Every Pastor and Every Church Leader Needs A Mentor. Do You Have One?


Pastor, Do You Want A Mentor?

I am a professional and Ordained Pastor. I have been in vocational ministry since I was very young, growing up and after college. My college degree is in pastoral studies and Theology. Studied under well-known and experienced missionaries and professors. Work under good Christian leadership in missionary work, administration, research and serve along side distinguished church leaders in different fields and offices. I have traveled extensively to promote missionary work in many parts of my country and beyond. My background comes from Scriptural Union and Christian Community Fellowship. I believe in biblical education and Christian discipline. I major in character, not charisma. I have been educated in institutions and in the laboratory of the local church. And yet, I was never able to take a class called, Handling Lawsuits, Managing Church Conflict and Projects, or Ministering to Sexual Traders, and such!

I have been in ministry all of my adult life, but try as I might, I’ve still been blindsided by issues for which I was little prepared. Some of the issues have been extraordinary, while others have been mundane. Issues like caring for my family without losing my ministry, managing my time for personal spiritual disciplines, or leading a church business meeting. Being a young pastor is not easy. It’s tougher if you don’t know what you’re doing.

Mentors are invaluable when navigating new ministry terrain. I have many mentors, but not all of them even know that they are my mentors. I have found a few with whom I have a traditional mentoring relationship. Most of the pastors to whom I turn for direction and guidance do not meet with me weekly. Instead, they meet with me as needed and as life permits.

Some of my mentors are former pastors with whom I have met regularly. Some have been seminary professors, and others I work with as my directors. Some are men with whom I don’t speak more often than six or twelve times per year. I count their impact on my life in years of relationship, not days or hours. These mentors in my life are the people I call when life is hard and seminary has not prepared me to handle it.

You need a mentor, my dear pastor. If you are reading this, you know you need a mentor, but you may not know how to find one. Here are a few steps I’ve used to find mentors throughout the years.I hope it might be helpful and useful for you and those around you.

Choose to Be thankful for who you have. 

A young pastor sat in my office recently and told me about the kind of man he wanted to mentor him. He wanted a strong leader and an effective pastor. He wanted someone who had made a difference. He wanted a home run mentor. That young pastor needed guidance. Pastors are called to be faithful to the end, not famous to the end. A Man/Woman of God who has served faithfully in the same single staff rural church for the past 20 years has something to teach you. Don’t despise the men that God has put into your life because you want a mega church pastor to invest in your life.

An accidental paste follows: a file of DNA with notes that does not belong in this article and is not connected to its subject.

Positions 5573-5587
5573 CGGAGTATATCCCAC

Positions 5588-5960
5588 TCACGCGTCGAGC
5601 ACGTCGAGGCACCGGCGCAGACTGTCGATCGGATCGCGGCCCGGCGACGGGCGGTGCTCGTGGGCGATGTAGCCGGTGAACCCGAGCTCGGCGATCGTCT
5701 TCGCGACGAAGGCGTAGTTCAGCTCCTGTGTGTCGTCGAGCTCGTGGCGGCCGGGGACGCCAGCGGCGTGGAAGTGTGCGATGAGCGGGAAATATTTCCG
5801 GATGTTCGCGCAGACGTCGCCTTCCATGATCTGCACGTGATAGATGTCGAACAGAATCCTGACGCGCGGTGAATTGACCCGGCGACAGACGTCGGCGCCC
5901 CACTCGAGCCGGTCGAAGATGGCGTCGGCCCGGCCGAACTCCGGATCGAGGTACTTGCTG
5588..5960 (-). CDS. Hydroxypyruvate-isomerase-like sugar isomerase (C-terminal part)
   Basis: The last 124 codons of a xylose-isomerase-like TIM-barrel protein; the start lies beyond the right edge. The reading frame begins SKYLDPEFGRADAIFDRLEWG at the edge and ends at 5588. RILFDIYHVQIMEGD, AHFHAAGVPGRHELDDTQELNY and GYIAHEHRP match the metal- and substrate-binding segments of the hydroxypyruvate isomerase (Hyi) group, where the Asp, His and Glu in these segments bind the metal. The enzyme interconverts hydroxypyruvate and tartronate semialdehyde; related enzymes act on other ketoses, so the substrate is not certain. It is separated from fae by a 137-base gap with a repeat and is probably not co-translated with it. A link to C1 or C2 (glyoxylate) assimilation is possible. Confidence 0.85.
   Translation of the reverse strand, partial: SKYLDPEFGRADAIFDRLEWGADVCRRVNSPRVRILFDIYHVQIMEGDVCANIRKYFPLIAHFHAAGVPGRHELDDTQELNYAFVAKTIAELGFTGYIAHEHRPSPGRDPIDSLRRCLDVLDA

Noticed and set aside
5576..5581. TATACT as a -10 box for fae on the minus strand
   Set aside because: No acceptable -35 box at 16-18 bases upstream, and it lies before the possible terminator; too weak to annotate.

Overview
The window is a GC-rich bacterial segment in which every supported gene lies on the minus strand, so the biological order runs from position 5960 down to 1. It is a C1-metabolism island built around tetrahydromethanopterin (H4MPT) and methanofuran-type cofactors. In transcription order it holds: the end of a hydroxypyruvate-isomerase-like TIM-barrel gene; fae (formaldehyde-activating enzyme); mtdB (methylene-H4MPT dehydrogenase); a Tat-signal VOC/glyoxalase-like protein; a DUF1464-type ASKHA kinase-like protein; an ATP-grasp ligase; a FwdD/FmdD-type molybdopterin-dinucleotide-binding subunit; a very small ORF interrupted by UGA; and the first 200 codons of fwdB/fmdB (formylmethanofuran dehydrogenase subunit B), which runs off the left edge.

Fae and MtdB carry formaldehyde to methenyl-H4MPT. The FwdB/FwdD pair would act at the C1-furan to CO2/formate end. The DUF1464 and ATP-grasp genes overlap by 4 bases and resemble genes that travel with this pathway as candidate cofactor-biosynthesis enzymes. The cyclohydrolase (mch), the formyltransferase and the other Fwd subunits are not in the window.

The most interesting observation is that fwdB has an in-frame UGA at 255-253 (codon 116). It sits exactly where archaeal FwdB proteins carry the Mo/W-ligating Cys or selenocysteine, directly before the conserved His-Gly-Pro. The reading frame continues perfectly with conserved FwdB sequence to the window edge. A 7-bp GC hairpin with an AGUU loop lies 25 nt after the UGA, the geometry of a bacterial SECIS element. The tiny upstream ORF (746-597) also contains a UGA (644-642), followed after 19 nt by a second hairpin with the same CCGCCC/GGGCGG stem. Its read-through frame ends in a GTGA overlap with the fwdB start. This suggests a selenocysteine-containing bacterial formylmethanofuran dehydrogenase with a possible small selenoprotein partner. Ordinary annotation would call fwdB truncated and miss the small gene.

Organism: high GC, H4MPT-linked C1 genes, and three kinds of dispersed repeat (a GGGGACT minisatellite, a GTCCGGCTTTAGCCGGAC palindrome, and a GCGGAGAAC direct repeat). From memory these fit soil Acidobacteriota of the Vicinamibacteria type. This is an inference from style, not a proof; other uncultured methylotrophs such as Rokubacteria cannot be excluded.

Choose to Be thankful for what you get. 

Some of my mentors would not think of themselves that way at all. They do not spend excessive amounts of time with me. They have no idea how I value the time they spend with me. These men and women of God do not give me two or three hours a week. I’m OK with that. I’m thankful for what I can learn from them when I get the chance.

Always Be in the right place at the right time. 

I tried cold call contact breakfast when I moved into my first pastorate years back. None of them worked out. When I went to meetings with other pastors and got involved in church and ministry work, I discovered men and women who could and would help me. Mentors are not going to come find you, go to the meetings that you perceive to be a waste of your time and watch God bring helpful men and women of God into your life.

Don’t be weird. 

In your romantic view of the world, it may be acceptable to walk up to a man or woman you barely know and ask him to mentor you. You will do better taking him to lunch first or arrange for a meeting of both. Develop a friendship and see where the relationship goes as you pray for God help and direction. Be patient and refer back to point 2 above. If it doesn’t work out for a mentoring relationship, be thankful for what you get out of that connection or lunch.

Choose to Listen more and talk less. 

If you want a mentor, then act like you need one. Ask questions and take notes when you get answers.

Be careful, Don’t abuse the relationship. 

Even some pastors can use others as stepping stones to move up in life. Make sure you see another pastor as a valuable mentor and not as a valuable contact. There is a difference. Look for men who can make you a better pastor, not men you can use to attain a more desirable pastorate.

Always Pray, Never Stop. 

Pray first. It is last on the list only because I want you to remember it most of all. Pray for God to give you people who will make you more like him and more able to care for his people. Pray that God would give you all kinds of mentors. Those who can help you navigate building programs and lawsuits as well as those who can teach you to do pastoral care well and to love your wife first and care for your own family better.


Mentors have proven to be invaluable to me. What about you? They fill in the gaps that seminary and college miss. I learn more what I could not learn in seminary or college. They encourage me and rebuke me when necessary. You need other pastors to shape you. Go find them, they are waiting for You.

Do you need a mentor now? Do you want to be mentored by someone as a pastor and church leader? Click here

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